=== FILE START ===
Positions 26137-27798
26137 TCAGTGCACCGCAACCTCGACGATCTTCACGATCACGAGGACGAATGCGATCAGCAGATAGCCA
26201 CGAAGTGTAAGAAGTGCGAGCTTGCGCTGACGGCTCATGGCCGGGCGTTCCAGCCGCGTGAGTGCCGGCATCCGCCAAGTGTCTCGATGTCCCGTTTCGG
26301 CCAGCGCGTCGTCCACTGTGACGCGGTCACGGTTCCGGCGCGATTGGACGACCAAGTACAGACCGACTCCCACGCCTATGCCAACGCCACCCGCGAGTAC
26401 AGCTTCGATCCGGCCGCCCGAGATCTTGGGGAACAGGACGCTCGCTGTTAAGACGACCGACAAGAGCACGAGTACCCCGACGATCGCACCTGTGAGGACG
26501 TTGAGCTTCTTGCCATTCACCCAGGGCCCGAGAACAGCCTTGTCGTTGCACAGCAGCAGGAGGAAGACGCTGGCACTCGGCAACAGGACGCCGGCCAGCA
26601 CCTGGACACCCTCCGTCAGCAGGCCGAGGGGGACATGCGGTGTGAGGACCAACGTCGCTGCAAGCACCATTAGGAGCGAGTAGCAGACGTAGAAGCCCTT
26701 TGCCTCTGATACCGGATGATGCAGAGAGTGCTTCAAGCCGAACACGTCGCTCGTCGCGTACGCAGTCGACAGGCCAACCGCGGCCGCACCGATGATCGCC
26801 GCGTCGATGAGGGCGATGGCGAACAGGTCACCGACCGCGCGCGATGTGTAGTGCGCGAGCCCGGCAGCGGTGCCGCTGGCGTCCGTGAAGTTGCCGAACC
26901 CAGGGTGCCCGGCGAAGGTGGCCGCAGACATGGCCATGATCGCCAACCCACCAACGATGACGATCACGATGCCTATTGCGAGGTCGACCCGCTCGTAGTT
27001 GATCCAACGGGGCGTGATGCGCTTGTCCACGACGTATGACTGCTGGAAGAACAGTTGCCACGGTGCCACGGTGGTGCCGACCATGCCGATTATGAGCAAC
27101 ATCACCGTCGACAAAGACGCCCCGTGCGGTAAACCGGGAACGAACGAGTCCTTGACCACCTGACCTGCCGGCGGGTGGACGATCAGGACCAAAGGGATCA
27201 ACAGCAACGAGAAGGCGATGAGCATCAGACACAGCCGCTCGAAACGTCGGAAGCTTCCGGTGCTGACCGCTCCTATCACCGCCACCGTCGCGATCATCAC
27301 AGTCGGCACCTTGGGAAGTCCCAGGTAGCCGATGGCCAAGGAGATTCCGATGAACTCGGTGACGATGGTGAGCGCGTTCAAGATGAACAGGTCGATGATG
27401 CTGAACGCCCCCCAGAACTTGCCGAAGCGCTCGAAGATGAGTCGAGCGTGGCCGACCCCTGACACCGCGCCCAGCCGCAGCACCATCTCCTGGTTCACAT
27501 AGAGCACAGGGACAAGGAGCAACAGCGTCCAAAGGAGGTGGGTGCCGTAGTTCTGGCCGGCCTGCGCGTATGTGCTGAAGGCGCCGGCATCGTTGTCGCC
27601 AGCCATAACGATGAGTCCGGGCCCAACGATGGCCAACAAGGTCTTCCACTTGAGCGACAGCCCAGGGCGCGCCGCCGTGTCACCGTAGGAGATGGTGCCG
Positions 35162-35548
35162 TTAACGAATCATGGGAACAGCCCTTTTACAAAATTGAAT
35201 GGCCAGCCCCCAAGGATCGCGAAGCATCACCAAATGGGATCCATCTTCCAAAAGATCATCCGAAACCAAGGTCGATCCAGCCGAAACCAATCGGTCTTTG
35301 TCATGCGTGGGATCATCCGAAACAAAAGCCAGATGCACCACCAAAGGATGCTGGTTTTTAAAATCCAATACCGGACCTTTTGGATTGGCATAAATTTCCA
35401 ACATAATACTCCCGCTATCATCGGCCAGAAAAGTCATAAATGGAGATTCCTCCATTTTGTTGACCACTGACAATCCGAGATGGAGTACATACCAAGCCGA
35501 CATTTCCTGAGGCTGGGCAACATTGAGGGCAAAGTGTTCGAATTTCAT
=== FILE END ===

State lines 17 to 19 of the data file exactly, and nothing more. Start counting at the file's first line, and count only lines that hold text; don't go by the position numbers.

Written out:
27601 AGCCATAACGATGAGTCCGGGCCCAACGATGGCCAACAAGGTCTTCCACTTGAGCGACAGCCCAGGGCGCGCCGCCGTGTCACCGTAGGAGATGGTGCCG
Positions 35162-35548
35162 TTAACGAATCATGGGAACAGCCCTTTTACAAAATTGAAT